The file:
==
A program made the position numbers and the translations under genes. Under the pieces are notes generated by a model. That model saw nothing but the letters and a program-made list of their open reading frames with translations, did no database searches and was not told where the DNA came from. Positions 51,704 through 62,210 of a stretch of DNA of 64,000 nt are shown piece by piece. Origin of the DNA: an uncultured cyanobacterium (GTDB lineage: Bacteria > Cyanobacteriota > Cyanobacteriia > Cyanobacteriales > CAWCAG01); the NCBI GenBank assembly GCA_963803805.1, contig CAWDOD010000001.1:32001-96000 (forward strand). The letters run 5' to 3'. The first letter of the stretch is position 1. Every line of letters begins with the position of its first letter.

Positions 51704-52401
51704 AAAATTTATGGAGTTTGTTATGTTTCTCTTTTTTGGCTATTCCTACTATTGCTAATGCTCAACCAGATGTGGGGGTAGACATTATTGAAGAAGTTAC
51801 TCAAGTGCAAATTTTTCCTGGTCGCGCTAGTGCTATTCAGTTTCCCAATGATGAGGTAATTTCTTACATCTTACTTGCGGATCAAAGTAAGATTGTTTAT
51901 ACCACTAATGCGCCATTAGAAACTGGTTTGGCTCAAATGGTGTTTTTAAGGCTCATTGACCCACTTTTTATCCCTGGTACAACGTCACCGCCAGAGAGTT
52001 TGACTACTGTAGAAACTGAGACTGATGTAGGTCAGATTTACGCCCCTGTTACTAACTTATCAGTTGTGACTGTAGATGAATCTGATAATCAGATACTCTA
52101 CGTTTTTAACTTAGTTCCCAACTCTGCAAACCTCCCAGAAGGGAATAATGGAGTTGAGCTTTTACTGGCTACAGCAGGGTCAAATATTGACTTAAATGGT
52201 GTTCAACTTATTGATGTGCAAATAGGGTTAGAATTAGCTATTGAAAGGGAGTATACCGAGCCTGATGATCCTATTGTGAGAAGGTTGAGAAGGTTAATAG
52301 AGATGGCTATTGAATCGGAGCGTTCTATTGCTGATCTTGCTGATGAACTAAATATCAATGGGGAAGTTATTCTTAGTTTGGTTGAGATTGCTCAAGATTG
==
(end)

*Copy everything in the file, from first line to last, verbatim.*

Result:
A program made the position numbers and the translations under genes. Under the pieces are notes generated by a model. That model saw nothing but the letters and a program-made list of their open reading frames with translations, did no database searches and was not told where the DNA came from. Positions 51,704 through 62,210 of a stretch of DNA of 64,000 nt are shown piece by piece. Origin of the DNA: an uncultured cyanobacterium (GTDB lineage: Bacteria > Cyanobacteriota > Cyanobacteriia > Cyanobacteriales > CAWCAG01); the NCBI GenBank assembly GCA_963803805.1, contig CAWDOD010000001.1:32001-96000 (forward strand). The letters run 5' to 3'. The first letter of the stretch is position 1. Every line of letters begins with the position of its first letter.

Positions 51704-52401
51704 AAAATTTATGGAGTTTGTTATGTTTCTCTTTTTTGGCTATTCCTACTATTGCTAATGCTCAACCAGATGTGGGGGTAGACATTATTGAAGAAGTTAC
51801 TCAAGTGCAAATTTTTCCTGGTCGCGCTAGTGCTATTCAGTTTCCCAATGATGAGGTAATTTCTTACATCTTACTTGCGGATCAAAGTAAGATTGTTTAT
51901 ACCACTAATGCGCCATTAGAAACTGGTTTGGCTCAAATGGTGTTTTTAAGGCTCATTGACCCACTTTTTATCCCTGGTACAACGTCACCGCCAGAGAGTT
52001 TGACTACTGTAGAAACTGAGACTGATGTAGGTCAGATTTACGCCCCTGTTACTAACTTATCAGTTGTGACTGTAGATGAATCTGATAATCAGATACTCTA
52101 CGTTTTTAACTTAGTTCCCAACTCTGCAAACCTCCCAGAAGGGAATAATGGAGTTGAGCTTTTACTGGCTACAGCAGGGTCAAATATTGACTTAAATGGT
52201 GTTCAACTTATTGATGTGCAAATAGGGTTAGAATTAGCTATTGAAAGGGAGTATACCGAGCCTGATGATCCTATTGTGAGAAGGTTGAGAAGGTTAATAG
52301 AGATGGCTATTGAATCGGAGCGTTCTATTGCTGATCTTGCTGATGAACTAAATATCAATGGGGAAGTTATTCTTAGTTTGGTTGAGATTGCTCAAGATTG